Saturday, August 09, 2008

Amtrak has a long way to go to meet the demand for passenger train travel

I haven’t read Amtrak myself since 2006 when I went to Philadelphia for the COPA trial, but I notice with some interest the Friday Aug. 8 Wall Street Journal story on p A2 by Christopher Conkey, “All Aboard: Too Many for Amtrak: Surge in Ridership Leads to Crowding of Intercity Trains.” The link is here.

In fact, I have fond memories of the Amtrak trains. In August 1964 I took my first trip on my own for a weekend to New York, staying overnight in the old New Yorker on 34th St for $9 a night then, meeting college friends for off-off-broadway shows, and then going to see a movie called “The Mark” at the Roxy. In those days, what went on in Greenwich Village was a matter or rumors for the naive. (When they cleaned up the City for the Fair, it got so bad, they say, that everybody went to Boston). Oh, then, Sunday we trudged the New York World’s Fair in Flushing, which ten years later would look like a set for an end-of-world horror movie. But I do have memories of the old electric locomotives on the Pennsylvania Soon the Metroliner would come into being, and Union Station in Washington would get a facelift.

The WSJ article mentions that, in late June 2008, Amtrak suspended New York to Boston service to replace a drawbridge over the Thames River in Connecticut. I found a blog that says service resumed June 28, here.
I took that portion once, in 1975, when I lived in New York. I got the royal tour of the South Bronx, safely, and then followed the Coast.

I recall other little details. The Amtrak trains used to stop in North Philadelphia as well as 30th Street Station. I remember the “Trenton Makes, the World Takes” sign over the Delaware River (crossed by George Washington Christmas 1776), as well as the Trenton clock tower. Princeton had a nice, little used whistle stop. Metro Park seemed like a nuisance on thru trains. The article talks about the Baltimore tunnel. True, the trains slow down. One of my screenplays (“Baltimore Is Missing”) starts with the protagonists on a trains from Washington, and finding that they are in a parallel universe when they come out of the tunnel, to be manipulated by the “powers that be.”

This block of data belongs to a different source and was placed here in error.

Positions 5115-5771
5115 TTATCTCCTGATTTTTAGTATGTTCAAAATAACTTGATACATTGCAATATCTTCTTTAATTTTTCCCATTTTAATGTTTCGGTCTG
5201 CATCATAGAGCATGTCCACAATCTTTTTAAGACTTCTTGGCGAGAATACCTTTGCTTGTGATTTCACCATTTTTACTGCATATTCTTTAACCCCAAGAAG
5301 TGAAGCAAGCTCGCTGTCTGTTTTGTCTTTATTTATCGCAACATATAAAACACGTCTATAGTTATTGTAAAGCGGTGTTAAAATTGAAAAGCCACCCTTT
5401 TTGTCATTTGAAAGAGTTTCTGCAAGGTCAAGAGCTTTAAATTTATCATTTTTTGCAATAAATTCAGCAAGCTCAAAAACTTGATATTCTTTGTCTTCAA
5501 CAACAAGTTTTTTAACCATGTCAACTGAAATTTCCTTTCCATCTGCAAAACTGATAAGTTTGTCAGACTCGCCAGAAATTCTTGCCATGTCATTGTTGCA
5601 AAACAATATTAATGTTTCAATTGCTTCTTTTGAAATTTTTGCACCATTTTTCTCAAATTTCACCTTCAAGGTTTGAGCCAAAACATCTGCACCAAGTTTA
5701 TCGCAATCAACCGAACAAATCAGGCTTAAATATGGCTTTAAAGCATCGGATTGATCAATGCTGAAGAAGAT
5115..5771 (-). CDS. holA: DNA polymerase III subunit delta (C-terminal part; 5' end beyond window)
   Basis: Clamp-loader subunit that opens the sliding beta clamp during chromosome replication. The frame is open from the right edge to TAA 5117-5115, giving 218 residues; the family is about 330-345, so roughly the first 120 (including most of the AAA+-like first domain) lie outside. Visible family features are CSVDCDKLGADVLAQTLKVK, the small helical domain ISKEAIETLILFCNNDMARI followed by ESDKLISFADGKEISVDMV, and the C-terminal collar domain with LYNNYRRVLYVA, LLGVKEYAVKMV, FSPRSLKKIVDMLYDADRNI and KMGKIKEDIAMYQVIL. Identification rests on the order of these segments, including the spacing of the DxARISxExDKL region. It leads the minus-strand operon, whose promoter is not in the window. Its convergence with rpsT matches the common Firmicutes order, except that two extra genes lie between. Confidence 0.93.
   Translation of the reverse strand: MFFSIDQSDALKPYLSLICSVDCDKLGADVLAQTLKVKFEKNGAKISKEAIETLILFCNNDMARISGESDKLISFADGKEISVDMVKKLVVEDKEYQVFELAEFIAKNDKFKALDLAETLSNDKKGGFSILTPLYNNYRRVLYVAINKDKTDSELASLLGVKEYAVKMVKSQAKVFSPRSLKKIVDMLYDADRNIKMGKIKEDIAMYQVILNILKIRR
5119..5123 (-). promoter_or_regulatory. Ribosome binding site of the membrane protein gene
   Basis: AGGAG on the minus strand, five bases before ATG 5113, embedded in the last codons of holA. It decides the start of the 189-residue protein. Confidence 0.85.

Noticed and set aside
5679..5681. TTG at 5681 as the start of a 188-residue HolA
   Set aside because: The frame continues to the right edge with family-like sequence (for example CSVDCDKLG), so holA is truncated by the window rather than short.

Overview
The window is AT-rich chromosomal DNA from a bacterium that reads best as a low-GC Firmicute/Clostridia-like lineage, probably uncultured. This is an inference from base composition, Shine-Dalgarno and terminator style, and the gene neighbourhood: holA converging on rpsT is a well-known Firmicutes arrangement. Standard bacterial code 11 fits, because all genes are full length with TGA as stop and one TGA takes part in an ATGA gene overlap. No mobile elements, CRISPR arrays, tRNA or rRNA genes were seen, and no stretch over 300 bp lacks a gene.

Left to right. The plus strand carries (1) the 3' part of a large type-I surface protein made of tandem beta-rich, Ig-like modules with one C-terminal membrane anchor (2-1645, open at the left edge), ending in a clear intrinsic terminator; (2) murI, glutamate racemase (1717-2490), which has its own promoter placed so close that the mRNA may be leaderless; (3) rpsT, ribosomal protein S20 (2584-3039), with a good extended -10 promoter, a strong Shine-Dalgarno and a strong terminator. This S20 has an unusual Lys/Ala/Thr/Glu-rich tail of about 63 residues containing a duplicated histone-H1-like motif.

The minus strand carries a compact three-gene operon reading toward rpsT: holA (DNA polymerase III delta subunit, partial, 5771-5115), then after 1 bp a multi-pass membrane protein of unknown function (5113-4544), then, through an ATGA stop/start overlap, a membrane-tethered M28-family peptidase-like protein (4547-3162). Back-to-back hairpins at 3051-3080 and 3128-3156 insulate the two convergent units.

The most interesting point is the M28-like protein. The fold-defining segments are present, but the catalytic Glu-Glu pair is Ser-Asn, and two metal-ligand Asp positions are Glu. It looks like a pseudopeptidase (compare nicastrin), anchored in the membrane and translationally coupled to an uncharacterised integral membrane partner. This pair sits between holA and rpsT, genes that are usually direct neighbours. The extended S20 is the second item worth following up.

WSJ points out the Amtrak does not have the passenger cars in stock to meet demand, and must spend billions to fix infrastructure problems with bridges, tunnels (the kind that kids like), and particularly the risk of power outages along the catenaries. And, oh yes, it would cost billions to get the travel time between New York and Washington to less than two hours. There can be similar areas of traffic in Texas, California, and a few routes in the Midwest, but it is hard to imagine regular cross country service here matching Europe’s. Maybe Russia could provide a good comparison.

As a boy, I lamented the disappearance of passenger trains. I remember once, perhaps Christmas 1949, taking a night B&O train (with a steam engine) from Washington to Cleveland. The B&O would drop passenger trains in the 50s.

My most recent trip to Europe took place in 2001, and riding the trains there is fun. France probably has the most high-speed trains. Britain’s trains look older, but it seems that they really move. I seem to remember going north from London to Liverpool and clipping at 120 mph, and on the return, riding from Birmingham back to London took very little time at something like 130 mph. I was surprised that Bilbao, Spain isn’t on the main rail line (San Sebastian/Donesta is the stop, and you have to take the Basque shuttle or else a tour bus), which is strange for a bizarre, spectacular and magical city of 2 million or so (with the Guggenheim). Taking a night train “East” from Berlin to Cracow, Poland to go see Auschwitz the next day is a sobering experience.

The investment that Europeans made in train transportation may account for some of the higher value of the Euro during hard times. When you also consider Europe’s investment in nuclear power, it just seems that Europe is not as vulnerable to oil price speculation as we are. Sometimes, it helps to have more people and higher population density to pay for infrastructure investment. It may not matter so much if it is publicly or privately owned (by shares) as that it simply works.

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